Sunday, December 28, 2008

(Not!) Collaborating Using Google Docs

Today's post is derived from a document I have prepared for a January, 6, '09 in-service presentation:

If you are familiar with Google Docs, you were probably introduced to them for their many collaborative advantages. However, this has not been my primary use:

* Personal Notes. Since the documents are easy to access at work, home, mobile; I keep my "To Do" list and basic works in progress on Google Docs.

* Templates. Because it is so easy to revert back to the original version of the document, sometimes I create a template with Google Docs for evaluating student work. I build a simple evaluation sheet and then customize it for each student. Most recently, I required students to contrast YouTube "To Be or Not To Be" soliloquies. I critiqued their contrast papers using Google Docs.

* Slide Shows. I am no big fan of Power Point (There is nothing I hate than having a slide show read to me). HOWEVER, the Presentation application on Google Docs allows me to create simple slides, and . . . . A) Often I will find a couple of charts I want to share that day with my government class, and I will slap them into a slide show and present them conveniently to the class. B) I love the ability to create simple slide shows which I can publish to Moodle, so that if a student misses class she can still have the material. For example, check out the chapter 11 supplements for my AP text. I also have started to create multi media "quizzes using Presentation". For example, see Presidential Roles.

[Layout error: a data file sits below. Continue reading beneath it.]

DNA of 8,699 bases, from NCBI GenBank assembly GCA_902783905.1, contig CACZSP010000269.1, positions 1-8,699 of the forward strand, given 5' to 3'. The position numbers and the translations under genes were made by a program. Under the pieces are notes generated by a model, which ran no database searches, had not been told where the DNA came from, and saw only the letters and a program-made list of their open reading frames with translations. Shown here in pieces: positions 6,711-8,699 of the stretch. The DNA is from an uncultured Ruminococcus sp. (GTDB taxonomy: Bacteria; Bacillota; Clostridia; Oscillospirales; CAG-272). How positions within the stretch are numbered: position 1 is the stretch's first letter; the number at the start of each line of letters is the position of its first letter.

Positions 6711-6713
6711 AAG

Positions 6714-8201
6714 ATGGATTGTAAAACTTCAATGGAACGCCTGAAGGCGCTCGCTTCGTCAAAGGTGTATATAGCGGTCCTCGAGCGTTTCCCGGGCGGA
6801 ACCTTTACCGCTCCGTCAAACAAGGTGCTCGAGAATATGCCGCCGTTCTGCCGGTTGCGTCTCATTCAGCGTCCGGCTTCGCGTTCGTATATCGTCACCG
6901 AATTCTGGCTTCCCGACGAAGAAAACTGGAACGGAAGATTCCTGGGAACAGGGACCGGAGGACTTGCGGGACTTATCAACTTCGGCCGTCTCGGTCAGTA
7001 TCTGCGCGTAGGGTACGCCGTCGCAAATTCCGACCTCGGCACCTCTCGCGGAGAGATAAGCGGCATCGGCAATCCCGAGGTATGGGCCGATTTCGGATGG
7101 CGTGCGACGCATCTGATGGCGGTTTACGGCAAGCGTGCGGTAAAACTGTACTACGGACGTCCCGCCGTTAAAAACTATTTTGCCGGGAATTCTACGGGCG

* Publishing to Moodle. I think one of the coolest features of Google Docs is the ability "share" by publishing as a web page. This means that you can link your Google Doc to Moodle as a web page. If you later need to update the information on the document (as I often must do for American Government) you don't need to go through the process of deleting the file from Moodle and uploading to Moodle again. This is not only a cumbersome process, but it is also difficult to keep track of which files are up to date. Here for example is a document I use in a simulation. This information must be constantly updated, and Google Docs has really helped me out, because I have several such documents for this activity.

By the way, material from the rest of my presentation may be found at Google Notebooks and Canning a Lecture with MP3s.

Please post any suggestions or reactions of your own!

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